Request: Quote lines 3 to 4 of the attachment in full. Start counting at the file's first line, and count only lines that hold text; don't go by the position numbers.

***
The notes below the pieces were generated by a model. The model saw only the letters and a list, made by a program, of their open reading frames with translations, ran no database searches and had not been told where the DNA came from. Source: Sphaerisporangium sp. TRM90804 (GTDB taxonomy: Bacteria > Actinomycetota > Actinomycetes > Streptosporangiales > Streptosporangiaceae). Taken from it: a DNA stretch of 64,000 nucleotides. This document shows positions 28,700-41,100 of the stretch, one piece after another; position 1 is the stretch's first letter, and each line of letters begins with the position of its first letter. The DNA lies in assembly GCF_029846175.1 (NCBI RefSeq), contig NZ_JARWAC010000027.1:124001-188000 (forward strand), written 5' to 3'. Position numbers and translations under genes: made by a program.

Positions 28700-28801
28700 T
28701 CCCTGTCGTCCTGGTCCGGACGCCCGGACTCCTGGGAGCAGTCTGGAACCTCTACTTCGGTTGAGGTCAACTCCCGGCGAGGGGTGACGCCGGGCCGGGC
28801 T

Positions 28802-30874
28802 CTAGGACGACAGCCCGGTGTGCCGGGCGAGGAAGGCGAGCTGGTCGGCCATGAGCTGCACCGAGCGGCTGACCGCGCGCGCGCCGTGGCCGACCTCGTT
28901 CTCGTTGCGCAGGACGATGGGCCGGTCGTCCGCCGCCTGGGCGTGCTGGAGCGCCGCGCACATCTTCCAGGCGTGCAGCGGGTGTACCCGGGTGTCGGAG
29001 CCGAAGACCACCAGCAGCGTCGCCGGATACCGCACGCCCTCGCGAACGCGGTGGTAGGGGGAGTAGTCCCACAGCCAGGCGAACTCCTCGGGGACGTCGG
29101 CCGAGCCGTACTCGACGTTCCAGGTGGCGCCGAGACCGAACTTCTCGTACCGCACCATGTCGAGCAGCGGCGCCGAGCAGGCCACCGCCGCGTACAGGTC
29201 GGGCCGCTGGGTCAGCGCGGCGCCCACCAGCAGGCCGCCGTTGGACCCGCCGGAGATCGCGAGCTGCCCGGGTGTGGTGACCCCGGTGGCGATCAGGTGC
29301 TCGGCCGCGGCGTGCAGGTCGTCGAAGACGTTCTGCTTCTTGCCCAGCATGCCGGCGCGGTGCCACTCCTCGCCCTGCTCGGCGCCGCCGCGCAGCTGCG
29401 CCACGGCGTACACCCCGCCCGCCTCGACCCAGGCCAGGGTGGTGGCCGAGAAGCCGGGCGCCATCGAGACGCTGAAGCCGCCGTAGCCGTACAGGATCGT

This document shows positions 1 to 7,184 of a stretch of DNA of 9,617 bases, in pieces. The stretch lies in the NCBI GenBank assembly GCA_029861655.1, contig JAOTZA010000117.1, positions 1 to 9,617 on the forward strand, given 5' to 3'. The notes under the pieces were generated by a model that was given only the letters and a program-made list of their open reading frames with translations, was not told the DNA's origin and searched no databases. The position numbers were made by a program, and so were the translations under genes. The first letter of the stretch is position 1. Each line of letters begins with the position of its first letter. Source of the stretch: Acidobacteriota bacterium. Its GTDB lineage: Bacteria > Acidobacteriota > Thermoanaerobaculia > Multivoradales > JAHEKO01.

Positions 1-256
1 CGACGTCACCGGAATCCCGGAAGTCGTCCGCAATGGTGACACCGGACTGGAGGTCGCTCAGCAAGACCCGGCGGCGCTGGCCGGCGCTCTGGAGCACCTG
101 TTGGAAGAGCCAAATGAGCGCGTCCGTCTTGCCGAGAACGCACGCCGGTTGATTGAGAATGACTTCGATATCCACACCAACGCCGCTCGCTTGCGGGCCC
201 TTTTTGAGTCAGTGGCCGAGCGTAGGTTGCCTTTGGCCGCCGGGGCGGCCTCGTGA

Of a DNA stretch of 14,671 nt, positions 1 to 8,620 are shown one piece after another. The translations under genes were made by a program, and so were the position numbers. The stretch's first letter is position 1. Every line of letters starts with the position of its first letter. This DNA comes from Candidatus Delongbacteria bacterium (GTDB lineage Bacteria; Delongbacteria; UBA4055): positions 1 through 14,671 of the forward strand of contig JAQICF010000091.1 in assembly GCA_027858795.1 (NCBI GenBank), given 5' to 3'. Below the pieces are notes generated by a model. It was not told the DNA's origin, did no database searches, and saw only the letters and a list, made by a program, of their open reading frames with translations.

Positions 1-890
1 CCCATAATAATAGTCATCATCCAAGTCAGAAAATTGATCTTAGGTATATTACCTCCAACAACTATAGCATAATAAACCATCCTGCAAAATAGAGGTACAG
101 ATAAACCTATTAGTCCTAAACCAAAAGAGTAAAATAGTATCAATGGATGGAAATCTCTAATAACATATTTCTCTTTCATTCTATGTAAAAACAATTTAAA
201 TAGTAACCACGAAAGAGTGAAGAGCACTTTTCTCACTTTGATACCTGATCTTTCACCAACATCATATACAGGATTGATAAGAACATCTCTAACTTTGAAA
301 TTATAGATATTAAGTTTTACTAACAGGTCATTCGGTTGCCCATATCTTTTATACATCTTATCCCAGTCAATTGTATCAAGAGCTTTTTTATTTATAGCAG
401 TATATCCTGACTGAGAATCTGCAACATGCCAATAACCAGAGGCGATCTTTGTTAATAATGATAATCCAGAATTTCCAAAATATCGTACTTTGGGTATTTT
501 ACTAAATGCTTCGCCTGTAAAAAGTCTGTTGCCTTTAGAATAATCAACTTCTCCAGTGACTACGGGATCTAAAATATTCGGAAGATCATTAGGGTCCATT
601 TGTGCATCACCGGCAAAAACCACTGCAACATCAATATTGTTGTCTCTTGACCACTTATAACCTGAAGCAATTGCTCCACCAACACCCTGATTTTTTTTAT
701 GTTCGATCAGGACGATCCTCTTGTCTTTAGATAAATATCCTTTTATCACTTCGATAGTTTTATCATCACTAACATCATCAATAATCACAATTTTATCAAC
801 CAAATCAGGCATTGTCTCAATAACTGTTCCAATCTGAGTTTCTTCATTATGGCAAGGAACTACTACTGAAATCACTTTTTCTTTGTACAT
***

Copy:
28700 T
28701 CCCTGTCGTCCTGGTCCGGACGCCCGGACTCCTGGGAGCAGTCTGGAACCTCTACTTCGGTTGAGGTCAACTCCCGGCGAGGGGTGACGCCGGGCCGGGC